My name is Lamar Marshall and I live in the Cowee Mountains of Western North Carolina just south of the Great Smoky Mountains National Park. Wild South began its cultural heritage work decades ago down in Alabama working to save important historical sites on public lands. Eventually, we worked with the Alabama Chapter of the Trail of Tears and the National Park Service to map the 1838 Cherokee Trail of Tears route from Fort Payne to where it exited Alabama into Tennessee.
About eight years ago, we began working with the Eastern Band of Cherokee Indians to map their historical trails across the Southeast. During this time we have collected about 80,000 records and maps documenting the history of the Eastern Band. I have divided the work into four categories which are all connected: history, geography, ecology and historic lifestyle. What makes much of my research different is that I have been able to glean much new, unpublished history and geography from many rare archives and early surveys.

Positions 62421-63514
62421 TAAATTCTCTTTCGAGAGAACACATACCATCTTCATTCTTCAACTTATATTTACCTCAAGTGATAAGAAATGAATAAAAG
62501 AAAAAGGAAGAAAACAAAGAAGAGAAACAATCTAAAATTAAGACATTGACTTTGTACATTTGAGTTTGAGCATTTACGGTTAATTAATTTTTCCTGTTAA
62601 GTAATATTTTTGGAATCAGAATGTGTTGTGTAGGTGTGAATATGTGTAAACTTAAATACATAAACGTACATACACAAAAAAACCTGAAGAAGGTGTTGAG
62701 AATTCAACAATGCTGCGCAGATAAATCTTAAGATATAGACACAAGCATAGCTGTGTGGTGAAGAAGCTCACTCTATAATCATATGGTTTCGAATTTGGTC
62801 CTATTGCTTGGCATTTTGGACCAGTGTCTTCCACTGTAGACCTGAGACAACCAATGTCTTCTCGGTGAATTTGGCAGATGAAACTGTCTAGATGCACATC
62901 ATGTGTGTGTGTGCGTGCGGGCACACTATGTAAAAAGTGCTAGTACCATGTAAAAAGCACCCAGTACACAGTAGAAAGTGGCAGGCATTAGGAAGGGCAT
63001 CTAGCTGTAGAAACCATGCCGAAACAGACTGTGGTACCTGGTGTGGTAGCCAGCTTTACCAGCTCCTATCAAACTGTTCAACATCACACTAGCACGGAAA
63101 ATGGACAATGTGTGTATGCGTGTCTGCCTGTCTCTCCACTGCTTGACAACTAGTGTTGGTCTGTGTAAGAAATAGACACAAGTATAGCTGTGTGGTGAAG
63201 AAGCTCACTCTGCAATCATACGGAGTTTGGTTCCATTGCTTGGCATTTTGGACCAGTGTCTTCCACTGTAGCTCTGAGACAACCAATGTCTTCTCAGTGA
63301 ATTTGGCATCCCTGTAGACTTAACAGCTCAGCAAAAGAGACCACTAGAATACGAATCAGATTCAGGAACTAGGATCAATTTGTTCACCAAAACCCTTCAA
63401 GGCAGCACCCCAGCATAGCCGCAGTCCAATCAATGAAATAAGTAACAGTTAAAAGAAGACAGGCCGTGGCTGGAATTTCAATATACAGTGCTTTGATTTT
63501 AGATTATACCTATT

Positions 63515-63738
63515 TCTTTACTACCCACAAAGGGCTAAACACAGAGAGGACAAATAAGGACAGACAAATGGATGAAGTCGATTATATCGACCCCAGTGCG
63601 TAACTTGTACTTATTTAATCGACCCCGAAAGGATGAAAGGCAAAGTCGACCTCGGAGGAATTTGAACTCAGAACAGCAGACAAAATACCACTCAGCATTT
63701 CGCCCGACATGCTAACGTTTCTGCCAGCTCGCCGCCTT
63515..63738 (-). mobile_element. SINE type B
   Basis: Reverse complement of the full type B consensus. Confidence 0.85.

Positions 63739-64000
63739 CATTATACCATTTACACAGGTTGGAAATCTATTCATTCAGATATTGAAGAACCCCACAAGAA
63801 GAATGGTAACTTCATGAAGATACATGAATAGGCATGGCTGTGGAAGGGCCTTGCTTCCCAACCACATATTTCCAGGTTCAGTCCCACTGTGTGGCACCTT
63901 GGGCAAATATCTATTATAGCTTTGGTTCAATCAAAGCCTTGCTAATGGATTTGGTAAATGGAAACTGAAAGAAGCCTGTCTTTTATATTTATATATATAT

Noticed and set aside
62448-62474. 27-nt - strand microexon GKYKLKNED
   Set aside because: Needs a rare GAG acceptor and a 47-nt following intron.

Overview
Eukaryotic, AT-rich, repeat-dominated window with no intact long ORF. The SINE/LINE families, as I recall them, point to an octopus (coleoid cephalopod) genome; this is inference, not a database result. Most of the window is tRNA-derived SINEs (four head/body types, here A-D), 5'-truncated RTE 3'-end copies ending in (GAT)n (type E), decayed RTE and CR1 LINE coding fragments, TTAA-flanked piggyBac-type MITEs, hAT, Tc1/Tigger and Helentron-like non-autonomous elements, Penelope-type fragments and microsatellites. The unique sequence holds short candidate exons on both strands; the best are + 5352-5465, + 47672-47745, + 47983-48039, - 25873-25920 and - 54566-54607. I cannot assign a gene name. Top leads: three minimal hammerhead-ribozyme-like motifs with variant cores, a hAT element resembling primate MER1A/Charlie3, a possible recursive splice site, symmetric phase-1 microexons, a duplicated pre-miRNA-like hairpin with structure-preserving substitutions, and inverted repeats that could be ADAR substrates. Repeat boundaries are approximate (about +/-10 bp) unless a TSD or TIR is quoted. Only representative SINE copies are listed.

Beginning September 1, 2015, our cultural heritage team will be uploading Cherokee history, historical maps, archives, Google Earth tours, reconstructed maps, and a blog all built around this work. We will provide graphics and simplified educational tools that can be used by teachers to fill in the black hole of missing Native American history and in order to revise historical inaccuracy.